The Rise of Fear

Are we addicted to fear? Watching the events in Ukraine unfold over the last few weeks is terrifying.  At times, watching the news is like watching a horror film.  I cover my eyes, but I can’t help peeking through my fingers to see what will happen next.  Too scared to watch but at the same time unable to tear myself away as the story develops, getting more and more horrific as it goes.  

The adrenalin rush of watching a horror film is addictive.  We quickly become desensitized to the violence, but we are quickly served more terrible scenes to get our rush. The line between the news and entertainment is now so blurred, that it is easy to question whether what we see on the TV is actual reality. Which of course it is, but try telling that to the human brain that is so easily excited and not too long ago was living in a forest. It has little time to evolve.

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Disconnecting from Reality

The adrenalin rush of a scary ride or a horror film has replaced the very real threat of being eaten by sabretooth tiger.  It can be addictive for some people, the scarier the better because that means a bigger and better rush without actually being harmed.  Fear sells, and news outlets know this, that’s why the coverage of the COVID pandemic has been all consuming over the last few years.  Now we’re on to the next big scary thing, the diabolical Putin and his twitchy finger hovering over the big red nuke button.  

The news is ultimately just another source of entertainment, and the makers of news programmes are well aware of how easily we become numb to stories. BBC, Aljazerra, CNN, whoever your dealer is, are ultimately only concerned with viewing rates and profit, so they are quick to show us new horrors if they think they can get away with it. It is a bizarre feeling watching TV and seeing corpses laying on the pavement somewhere in Ukraine, and then simply carrying on with our day.   Ukraine is a country that looks like any other in Western Europe, where the people look just like us, but far enough away that we can disconnect by simply turning off the tv.  

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Fear affects the Kidneys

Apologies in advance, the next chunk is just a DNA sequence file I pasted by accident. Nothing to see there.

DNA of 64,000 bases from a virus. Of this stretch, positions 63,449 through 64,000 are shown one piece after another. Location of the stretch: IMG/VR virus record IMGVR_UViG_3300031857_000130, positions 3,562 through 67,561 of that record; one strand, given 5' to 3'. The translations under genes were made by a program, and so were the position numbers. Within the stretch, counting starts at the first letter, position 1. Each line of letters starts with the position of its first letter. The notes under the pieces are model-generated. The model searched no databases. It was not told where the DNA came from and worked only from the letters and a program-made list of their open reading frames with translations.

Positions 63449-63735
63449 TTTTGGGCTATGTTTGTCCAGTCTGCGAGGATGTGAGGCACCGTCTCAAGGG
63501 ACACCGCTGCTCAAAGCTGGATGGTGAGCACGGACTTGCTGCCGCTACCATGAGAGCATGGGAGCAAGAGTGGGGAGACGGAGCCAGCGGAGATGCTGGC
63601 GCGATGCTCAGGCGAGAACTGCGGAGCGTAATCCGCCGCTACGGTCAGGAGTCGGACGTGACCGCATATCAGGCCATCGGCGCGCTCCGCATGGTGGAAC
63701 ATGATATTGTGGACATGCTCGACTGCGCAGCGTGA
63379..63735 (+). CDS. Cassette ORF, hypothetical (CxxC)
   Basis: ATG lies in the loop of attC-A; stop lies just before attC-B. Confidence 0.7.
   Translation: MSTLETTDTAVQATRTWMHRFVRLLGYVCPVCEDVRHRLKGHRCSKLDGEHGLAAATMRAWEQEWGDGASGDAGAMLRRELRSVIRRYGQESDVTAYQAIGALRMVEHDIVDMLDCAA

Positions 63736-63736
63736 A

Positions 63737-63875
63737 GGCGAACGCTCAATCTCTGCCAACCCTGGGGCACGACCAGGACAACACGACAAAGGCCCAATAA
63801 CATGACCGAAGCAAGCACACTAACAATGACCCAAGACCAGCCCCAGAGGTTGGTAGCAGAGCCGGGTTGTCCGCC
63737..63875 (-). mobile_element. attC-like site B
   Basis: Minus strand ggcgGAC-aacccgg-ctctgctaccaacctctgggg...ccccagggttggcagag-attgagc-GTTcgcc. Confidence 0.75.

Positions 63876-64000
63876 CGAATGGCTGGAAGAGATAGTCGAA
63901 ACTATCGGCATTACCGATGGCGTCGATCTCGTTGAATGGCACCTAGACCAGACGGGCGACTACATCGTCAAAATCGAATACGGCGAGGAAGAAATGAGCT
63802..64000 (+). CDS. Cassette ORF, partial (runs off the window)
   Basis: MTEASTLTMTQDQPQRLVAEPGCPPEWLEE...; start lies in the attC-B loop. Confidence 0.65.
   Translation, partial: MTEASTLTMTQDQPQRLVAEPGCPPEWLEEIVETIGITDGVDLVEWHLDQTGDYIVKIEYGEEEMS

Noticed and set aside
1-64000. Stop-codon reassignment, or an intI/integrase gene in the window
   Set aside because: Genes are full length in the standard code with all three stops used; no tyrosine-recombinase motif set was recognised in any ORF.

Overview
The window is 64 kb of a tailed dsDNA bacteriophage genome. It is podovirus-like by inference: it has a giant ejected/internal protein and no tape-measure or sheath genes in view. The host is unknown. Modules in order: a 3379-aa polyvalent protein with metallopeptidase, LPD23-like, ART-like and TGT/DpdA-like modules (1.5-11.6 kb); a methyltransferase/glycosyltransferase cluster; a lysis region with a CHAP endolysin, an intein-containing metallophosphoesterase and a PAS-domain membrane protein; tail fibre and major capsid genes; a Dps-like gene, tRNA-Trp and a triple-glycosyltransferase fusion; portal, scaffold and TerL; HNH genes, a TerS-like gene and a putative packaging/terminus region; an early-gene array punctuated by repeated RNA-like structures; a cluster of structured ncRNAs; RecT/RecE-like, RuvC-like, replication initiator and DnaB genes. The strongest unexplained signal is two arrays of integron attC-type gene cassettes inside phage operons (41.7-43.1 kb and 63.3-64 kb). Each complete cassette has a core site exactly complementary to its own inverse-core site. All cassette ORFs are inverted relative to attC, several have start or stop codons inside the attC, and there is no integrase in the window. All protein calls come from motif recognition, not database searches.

In Chinese medicine, fear is the emotion associated with the Kidneys, and water is the element. Too much fear depletes the Kidneys, whereas weak Kidneys can make one more prone to being fearful. The Kidneys are great examples of the balance between yin and yang within us. Yin is cool and stillness, whereas yang is heat and action. To exist healthily we need a balance of the two, and problems occur when there is too much of one and not enough of the other. In addition, they are the most Yin of all the internal organs and so are considered to be the deepest part of the body. And like the deepest part of the planet, the ocean, they carry much mystery and perhaps fear. And for good reason, the deepest parts of the ocean are scary places.   

Fear is not a ‘negative’ emotion, but it is one of our most primary and necessary emotions because it allows us to survive.   However,  adrenalin and fear also lead to the Kidney Qi becoming depleted. From an energy point of view, fear moves Qi, but more specifically, it causes it to descend, which is why fear can cause the bladder to evacuate.

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God sitting in a Kidney

War and conflict, violence and the suffering of innocent people occurs every day, all over the world, on every continent.  But now the media has turned its spotlight on a part of the world that looks just a little too close to home.  And the news people aren’t stupid, news is entertainment and a commodity – they want us to watch, so they make it as compelling and therefore difficult to just switch it off because we might miss something.  Like a good horror film that you don’t want to watch but you just can’t tear yourself away.  Ok, so you don’t like horror, you are more into romance.  For you they have something very special, a couple getting married in war-torn city, or the humanitarian effort to save millions of refugees, each of whom have a terrible story.  The news makers now even add emotive music, so it is even more like watching a film.

Be the best person you can be

In my clinic, during the COVID pandemic, and certainly over the last few weeks, I’m seeing lots of people suffering with anxiety.  A feeling that terrifying, terrible things are going to happen to us and our families. But more essentially, things that we have no control over.  And I’m feeling it myself, those old fears of nuclear war being dredged up, implanted in my psyche since my childhood in the 70’s and 80’s.  

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As individuals we cannot control what is happening in the Ukraine, nor anywhere else for that matter.  Not in an immediate way anyway, we leave that to the officials we have elected to act on our behalf. But what we can control is our own individual actions.  By being the best person you can be and affecting your direct environment and the people around you.  Be kind, be loving and generous to those close to you. Create a ripple effect, and the next person will be kinder and more loving, and the next and the next, until eventually the monsters of this world will be drowned out by the tsunami of compassion that we create.

If you have any questions about acupuncture, or any of the topics in my blogs, please do contact me.  Find out more about me, or my treatments  here.

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